He closed his eyes in order to fix his last thoughts upon his wife and children. The water, touched to gold by the early sun, the brooding mists under the banks at some distance down the stream, the fort, the soldiers, the piece of drift--all had distracted him. And now he became conscious of a new disturbance. Striking through the thought of his dear ones was a sound which he could neither ignore nor understand, a sharp, distinct, metallic percussion like the stroke of a blacksmith's hammer upon the anvil; it had the same ringing quality. He wondered what it was, and whether immeasurably distant or near by--it seemed both. Its recurrence was regular, but as slow as the tolling of a death knell. He awaited each stroke with impatience and--he knew not why--apprehension. The intervals of silence grew progressively longer, the delays became maddening. With their greater infrequency the sounds increased in strength and sharpness. They hurt his ear like the thrust of a knife; he feared he would shriek. What he heard was the ticking of his watch.

He unclosed his eyes and saw again the water below him. "If I could free my hands," he thought, "I might throw off the noose and spring into the stream. By diving I could evade the bullets and, swimming vigorously, reach the bank, take to the woods and get away home. My home, thank God, is as yet outside their lines; my wife and little ones are still beyond the invader's farthest advance."

As these thoughts, which have here to be set down in words, were flashed into the doomed man's brain rather than evolved from it the captain nodded to the sergeant. The sergeant stepped aside.

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Further Recommendations

Stacey: I live the ending without the epilogue. I am one of the weird ones that do not need the perfect ending. The book was a very good different. Thank you.

Gayle O'Leary: This story reminds me of books by Philip K Dick and Ray Bradbury. Sci fi dystopians that examine the harmful impacts of technology on humanity and how the pressure to conform brings out the worst in us. I'm a big fan of those stories, I bet you are, too.I think this story would be far edgier if y...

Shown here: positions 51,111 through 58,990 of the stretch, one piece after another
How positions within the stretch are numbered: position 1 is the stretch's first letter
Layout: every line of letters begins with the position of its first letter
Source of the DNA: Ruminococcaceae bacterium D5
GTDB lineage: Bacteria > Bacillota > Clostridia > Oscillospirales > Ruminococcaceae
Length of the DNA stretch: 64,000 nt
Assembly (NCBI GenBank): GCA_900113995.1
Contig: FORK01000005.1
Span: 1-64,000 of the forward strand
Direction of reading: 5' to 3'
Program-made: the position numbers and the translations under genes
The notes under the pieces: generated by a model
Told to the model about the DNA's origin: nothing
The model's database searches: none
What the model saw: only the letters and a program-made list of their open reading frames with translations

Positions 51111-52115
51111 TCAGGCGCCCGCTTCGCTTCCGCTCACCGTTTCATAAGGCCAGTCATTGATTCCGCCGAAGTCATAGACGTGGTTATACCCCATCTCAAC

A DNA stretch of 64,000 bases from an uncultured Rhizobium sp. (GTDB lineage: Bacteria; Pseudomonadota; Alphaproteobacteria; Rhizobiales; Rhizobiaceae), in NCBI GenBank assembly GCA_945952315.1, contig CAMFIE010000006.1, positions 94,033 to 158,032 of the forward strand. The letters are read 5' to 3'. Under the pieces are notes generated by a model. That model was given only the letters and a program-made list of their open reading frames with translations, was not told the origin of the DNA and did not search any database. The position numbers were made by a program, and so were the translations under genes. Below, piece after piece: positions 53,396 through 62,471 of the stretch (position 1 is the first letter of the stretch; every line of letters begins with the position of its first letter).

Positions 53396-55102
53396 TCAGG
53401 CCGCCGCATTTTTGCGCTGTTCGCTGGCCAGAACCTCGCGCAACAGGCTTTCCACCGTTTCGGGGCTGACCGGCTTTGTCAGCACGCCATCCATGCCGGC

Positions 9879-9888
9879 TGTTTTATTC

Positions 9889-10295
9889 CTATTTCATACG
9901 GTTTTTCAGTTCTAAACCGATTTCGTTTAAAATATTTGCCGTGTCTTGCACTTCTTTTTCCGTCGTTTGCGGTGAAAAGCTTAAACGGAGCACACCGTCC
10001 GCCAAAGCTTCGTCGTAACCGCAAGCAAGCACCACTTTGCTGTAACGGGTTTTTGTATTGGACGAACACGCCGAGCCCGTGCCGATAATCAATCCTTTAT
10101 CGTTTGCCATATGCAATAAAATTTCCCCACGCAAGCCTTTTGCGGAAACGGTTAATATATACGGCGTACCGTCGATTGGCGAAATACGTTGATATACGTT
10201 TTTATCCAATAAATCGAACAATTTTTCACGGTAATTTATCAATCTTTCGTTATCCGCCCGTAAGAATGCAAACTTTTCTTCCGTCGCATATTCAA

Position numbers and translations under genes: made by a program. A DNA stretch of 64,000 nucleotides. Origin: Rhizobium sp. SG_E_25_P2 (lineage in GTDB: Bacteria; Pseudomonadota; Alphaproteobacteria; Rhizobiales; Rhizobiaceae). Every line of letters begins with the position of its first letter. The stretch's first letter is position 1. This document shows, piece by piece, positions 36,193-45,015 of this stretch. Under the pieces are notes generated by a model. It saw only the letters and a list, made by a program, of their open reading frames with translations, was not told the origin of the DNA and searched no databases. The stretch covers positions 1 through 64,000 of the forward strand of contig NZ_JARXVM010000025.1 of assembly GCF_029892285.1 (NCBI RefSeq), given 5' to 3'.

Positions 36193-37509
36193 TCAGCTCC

Aditi: This story is intriguing that has brought me to this long.

Jennifer Chaney: I completely enjoyed this book. It was one of the best I have read on this site. You are a fabulous writer. And I honestly can't wait to read more from you as an author. Please continue to write as long as it takes.

Pen : Unique premise not beyond the realms of possibility. Engaging read. Excellent character development.Chapters could be shortened, but the flow was very good!

Annemay: It was so nice and I could not stop reading not even at work I will recommend it to anyone who has a good idea of what to expect from horrors

Tyana: I find the story really interesting, I am stuck in it and never want to put it down

daicilyn33: The story is very interesting. Can’t wait for the update

snugent2000: This book had me hooked from page one. It's not something I would normally read but I enjoyed it. Everytime I got to the end of a chapter and thought i was going to be able to put it down and go to sleep, something big would happen that would have me go on to the next chapter.

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dollyradha32: Loved reading this. Drama drama. Wonderful Ending

Cara: So far this book is great. The storyline is intriguing, I only wish that before the next chapter button comes up that I could see the last sentence in the previous chapter.

shakila912banu: So emotional and yet horror story I would say..well written and fab job author....

bowaters317: Its just so good I can't stop reading it good work author.

Robin King: This book even is really good even if it's not it seems like it's real and happened